The Net Zero Investment Framework in action: AXA Investment Managers

Originally published by IIGCC 

How does the Net Zero Investment Framework (NZIF) help investors? We spoke to Clémence Humeau of AXA Investment Managers to explore how they have used NZIF to move from commitment to implementation, setting all four targets and stretching ambition along the way. 

The four Net Zero Investment Framework targets: 

  1. Portfolio decarbonisation reference target
  2. Portfolio coverage target
  3. Engagement threshold target
  4. Allocation to climate solutions target

AXA IM was one of 70 investors who contributed to the development of The Net Zero Investment Framework (NZIF), which launched in March 2021. A little more than three years later it has become the most popular transition plan and target-setting methodology for investors who have set a net zero commitment today. 

Of those, AXA IM’s targets are among the most developed – it’s one of 10 IIGCC asset managers using NZIF to have set all four targets. Clémence Humeau, AXA IM’s Head of Sustainability Coordination and Governance caught up with us to outline how they have used the guidance so far. 

Clémence Humeau, Head of Sustainability Coordination and Governance, AXA IM

The first target 

Like most investors, AXA IM found that the process of moving from commitment to target setting took some time, especially in the early days. They first considered portfolio decarbonisation: 

“We started our first target in October 2021, mostly focused on carbon intensity reduction”, Clémence explained: “Then, we reviewed and worked with our teams, exploring how the commitment could be ambitious, but also practicable and credible.” 

“The combination of all targets is the spirit of NZIF and the best way to achieve real world change.”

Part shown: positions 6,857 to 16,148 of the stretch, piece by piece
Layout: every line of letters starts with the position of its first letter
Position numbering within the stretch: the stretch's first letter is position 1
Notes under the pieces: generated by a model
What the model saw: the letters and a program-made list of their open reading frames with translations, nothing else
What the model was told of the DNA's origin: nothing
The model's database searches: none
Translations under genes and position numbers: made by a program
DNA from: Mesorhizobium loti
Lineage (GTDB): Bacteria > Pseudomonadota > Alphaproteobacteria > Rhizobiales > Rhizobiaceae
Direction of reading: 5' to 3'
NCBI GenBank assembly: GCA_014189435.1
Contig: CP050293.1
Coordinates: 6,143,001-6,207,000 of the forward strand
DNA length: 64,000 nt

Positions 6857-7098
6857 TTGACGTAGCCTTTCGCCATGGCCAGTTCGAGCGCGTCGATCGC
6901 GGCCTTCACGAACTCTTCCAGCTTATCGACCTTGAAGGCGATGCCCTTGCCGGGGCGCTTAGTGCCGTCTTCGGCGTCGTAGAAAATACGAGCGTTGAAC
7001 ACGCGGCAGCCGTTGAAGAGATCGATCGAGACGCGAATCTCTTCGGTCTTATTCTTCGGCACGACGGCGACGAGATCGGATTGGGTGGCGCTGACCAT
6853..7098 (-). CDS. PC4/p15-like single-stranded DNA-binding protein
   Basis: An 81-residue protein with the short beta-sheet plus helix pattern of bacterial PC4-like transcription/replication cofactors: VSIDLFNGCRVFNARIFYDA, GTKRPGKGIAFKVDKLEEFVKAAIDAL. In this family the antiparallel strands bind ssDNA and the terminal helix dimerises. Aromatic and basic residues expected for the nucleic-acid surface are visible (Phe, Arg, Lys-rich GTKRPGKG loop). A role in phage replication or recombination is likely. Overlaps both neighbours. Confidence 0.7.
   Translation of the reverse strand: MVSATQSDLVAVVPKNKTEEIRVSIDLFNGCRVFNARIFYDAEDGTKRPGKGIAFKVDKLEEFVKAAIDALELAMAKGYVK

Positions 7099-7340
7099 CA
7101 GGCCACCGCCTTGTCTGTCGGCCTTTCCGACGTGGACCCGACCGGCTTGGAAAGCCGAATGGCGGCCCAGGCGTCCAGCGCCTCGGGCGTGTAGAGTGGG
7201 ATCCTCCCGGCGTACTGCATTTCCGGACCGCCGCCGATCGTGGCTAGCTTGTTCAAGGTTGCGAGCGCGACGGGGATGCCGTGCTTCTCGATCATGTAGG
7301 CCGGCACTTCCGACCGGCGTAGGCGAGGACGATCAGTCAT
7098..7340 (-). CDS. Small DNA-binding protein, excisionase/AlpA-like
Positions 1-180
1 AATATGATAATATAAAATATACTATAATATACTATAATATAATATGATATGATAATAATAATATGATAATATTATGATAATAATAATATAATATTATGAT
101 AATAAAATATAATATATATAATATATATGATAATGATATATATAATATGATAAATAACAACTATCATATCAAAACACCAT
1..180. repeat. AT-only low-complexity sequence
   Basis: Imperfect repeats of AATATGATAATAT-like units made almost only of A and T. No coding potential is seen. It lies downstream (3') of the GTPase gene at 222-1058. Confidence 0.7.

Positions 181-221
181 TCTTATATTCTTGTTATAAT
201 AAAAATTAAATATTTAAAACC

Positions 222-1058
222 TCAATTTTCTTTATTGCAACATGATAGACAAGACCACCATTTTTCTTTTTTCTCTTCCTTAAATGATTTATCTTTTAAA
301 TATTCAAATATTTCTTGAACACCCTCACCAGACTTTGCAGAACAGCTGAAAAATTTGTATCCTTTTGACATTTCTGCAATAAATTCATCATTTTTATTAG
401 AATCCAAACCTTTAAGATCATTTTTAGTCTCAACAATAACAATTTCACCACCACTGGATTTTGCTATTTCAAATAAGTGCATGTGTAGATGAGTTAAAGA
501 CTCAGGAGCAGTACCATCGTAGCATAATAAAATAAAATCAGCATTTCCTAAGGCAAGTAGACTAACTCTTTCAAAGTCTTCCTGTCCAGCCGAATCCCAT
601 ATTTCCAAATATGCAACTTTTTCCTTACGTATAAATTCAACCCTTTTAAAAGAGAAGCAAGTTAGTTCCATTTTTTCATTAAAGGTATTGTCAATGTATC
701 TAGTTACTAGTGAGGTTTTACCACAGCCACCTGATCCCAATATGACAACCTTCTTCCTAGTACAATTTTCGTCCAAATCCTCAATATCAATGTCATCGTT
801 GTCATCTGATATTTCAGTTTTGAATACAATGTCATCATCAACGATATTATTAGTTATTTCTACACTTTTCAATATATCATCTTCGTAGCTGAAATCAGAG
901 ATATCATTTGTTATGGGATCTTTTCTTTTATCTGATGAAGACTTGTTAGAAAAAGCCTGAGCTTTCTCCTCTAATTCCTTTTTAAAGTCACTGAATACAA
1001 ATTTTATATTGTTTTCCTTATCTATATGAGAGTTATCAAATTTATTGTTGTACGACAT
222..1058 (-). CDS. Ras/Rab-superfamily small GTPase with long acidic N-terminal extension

As understanding developed, the team decided to take a more holistic approach. Rather than looking at one target individually, they restarted and set out to establish all four targets from the beginning, considering how each NZIF target can complement another. 

“We wanted this to lead to actual change within teams. From there, we felt that combining all dimensions of all targets was the right way to go,” Clémence said: “We had to develop a methodology to combine quantitative and qualitative input – a vector for managers alongside financial information.” 

Many asset owners committed to net zero also use NZIF, creating a ‘shared language’ between owners and managers which helps both parties to understand and support one another’s requirements. This includes a common approach to asset assessment using NZIF’s alignment maturity scale, which helps investors assess an asset’s pathway to net zero. The framework also offers flexibility in data selection criteria to support these assessments. 

This, together with its compatibility with other guidance, helps investors to build the most accurate picture possible. It also helps to explain why NZIF is endorsed by global investor net zero initiatives including the Net Zero Asset Managers initiative, of which AXA IM is a founding signatory.